Plants Thirst for Energy Efficiency

Current economic conditions aren’t quenching efforts to achieve savings.

By Seán Ottewell, editor at large

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Seconding the Opinion
The industry’s quest to boost energy efficiency isn’t flagging, agrees Brendan Sheehan, senior marketing manager for chemicals and energy for Honeywell Process Solutions, Phoenix, Ariz. “Although feedstock is cheaper now, we are not seeing a falloff in interest in improving energy efficiency. This is because margins are very tight at chemical plants and the big fall in demand means that people are not pushing throughput as hard. Bear in mind that the cost of natural gas accounts for more than 80% of the operating cost of an ammonia plant. So anything you can do to reduce energy use is important,” he explains.

“We commonly hear from customers that they expect energy prices to pick up as the global economy picks up. They don’t think it will go to the $140/bbl that we saw last year but the perception is that $60–$70/bbl may not be unexpected. On top of this, the continued focus on carbon emissions in Europe — the regulations for which are certainly going to get tighter — really drives the need for improved energy efficiency,” he adds.

Its strategy involves capturing energy data from plants to create energy models that demonstrate the difference between what plants are doing and what they could be doing. This performance assessment serves to identify possible solutions.

For example, the company has installed its Profit Suite collection of advanced process control and optimization products at the Yeochun ethylene plant at Yeosu, South Korea. Here, 17 different controllers linked by an optimizer and a nonlinear model predict the yield coming from the site’s seven furnaces. The result has been a 3% increase in production and a 3.25% decrease in energy consumption, which was essentially achieved by improving furnace efficiency and reducing steam consumption in downstream processes.

“The project paid back in under five months. In ethylene plants generally it would be typical for this type of project to increase ethylene production by between 1% and 5% and reduce energy consumption by between 2% and 4%,” notes Sheehan.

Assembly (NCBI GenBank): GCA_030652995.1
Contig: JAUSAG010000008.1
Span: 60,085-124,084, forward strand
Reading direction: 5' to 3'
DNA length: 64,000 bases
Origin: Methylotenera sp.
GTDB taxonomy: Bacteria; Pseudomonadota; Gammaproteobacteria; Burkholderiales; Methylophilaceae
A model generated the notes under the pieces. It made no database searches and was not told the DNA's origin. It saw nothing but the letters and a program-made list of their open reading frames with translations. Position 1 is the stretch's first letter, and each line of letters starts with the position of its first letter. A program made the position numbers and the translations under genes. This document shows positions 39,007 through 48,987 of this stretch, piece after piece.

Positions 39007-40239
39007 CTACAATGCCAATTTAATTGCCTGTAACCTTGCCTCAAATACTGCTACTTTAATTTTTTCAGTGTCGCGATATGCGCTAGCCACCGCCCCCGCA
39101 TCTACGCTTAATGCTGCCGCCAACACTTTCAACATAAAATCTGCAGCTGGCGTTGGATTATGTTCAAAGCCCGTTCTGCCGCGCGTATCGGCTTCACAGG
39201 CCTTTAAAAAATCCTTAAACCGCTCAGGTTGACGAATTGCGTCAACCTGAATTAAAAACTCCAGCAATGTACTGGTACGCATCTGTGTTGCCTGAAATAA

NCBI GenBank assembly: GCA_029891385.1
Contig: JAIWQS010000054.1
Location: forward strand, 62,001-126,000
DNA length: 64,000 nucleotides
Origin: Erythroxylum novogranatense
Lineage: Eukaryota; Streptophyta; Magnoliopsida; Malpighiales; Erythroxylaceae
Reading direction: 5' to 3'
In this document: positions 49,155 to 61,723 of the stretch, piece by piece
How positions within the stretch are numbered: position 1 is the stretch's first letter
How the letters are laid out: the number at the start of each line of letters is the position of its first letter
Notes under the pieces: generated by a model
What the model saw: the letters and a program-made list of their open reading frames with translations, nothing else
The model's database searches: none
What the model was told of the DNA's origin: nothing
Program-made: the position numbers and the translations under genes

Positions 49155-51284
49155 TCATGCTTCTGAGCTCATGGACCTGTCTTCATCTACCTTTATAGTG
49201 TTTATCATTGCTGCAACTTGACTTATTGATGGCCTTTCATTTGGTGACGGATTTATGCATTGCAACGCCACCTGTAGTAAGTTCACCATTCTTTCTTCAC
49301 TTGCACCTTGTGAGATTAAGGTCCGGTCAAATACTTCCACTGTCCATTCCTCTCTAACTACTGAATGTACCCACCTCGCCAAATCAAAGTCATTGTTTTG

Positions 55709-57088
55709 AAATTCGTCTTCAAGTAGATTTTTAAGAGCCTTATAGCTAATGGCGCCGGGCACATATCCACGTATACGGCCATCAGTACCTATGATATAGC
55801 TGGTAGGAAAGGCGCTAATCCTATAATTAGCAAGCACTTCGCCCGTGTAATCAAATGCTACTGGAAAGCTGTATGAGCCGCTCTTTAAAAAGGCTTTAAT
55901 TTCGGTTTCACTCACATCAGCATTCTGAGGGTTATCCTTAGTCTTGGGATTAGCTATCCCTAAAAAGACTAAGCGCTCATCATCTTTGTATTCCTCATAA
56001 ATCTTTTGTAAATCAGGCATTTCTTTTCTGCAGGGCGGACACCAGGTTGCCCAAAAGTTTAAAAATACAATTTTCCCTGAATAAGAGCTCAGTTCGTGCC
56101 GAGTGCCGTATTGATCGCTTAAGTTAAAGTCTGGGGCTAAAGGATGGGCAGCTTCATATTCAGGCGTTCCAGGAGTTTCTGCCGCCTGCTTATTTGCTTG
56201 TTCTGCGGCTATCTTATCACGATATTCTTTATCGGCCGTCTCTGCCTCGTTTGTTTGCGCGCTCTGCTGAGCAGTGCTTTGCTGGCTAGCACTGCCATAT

Emissions Trading
Sheehan’s point about European carbon emissions highlights a key issue on the continent at the moment following the adoption of a new European Union (EU) package of measures to tackle climate change. Alterations made to the original draft have failed to quell concerns in the chemical industry about the lack of support for its investment in energy efficient processes such as combined heat and power (CHP) plants.

The planned auctioning of emissions certificates poses a threat to the competitiveness of energy-intensive industries because they are unable to pass on higher costs to their customers, warns Harald Schwager, executive director of BASF, Ludwigshafen, Germany.

“The result will be that energy-intensive production and the associated jobs will move to non-European countries where climate protection and — more so — the cost of carbon dioxide certificates or carbon dioxide taxes is not an issue. This is not the way to serve the interests of climate protection,” he says.

Figure 2 -- A significant turn:
EU plans to boost energy efficiency
could cost BASF up to €600 million/yr
($792 million) for emissions certificates.
Source: BASF.

This could cost EU industry €9 billion/yr (∼$12 billion), Schwager points out, with BASF alone facing a bill of as much as €600 millions/yr (∼$792 million) for emissions certificates (Figure 2).

The North-East Process Industry Cluster (NEPIC), which represents more than 500 chemical, pharmaceutical and biotech companies across the U.K.’s North East chemical heartland, also faults the new agreement for not allowing free carbon credits to be given to companies that generate their own electricity using CHP plants. So, for example, a £26-million (∼$37 million) CHP plant installed at Wilton by Sembcorp Utilities U.K. won’t be recognized.

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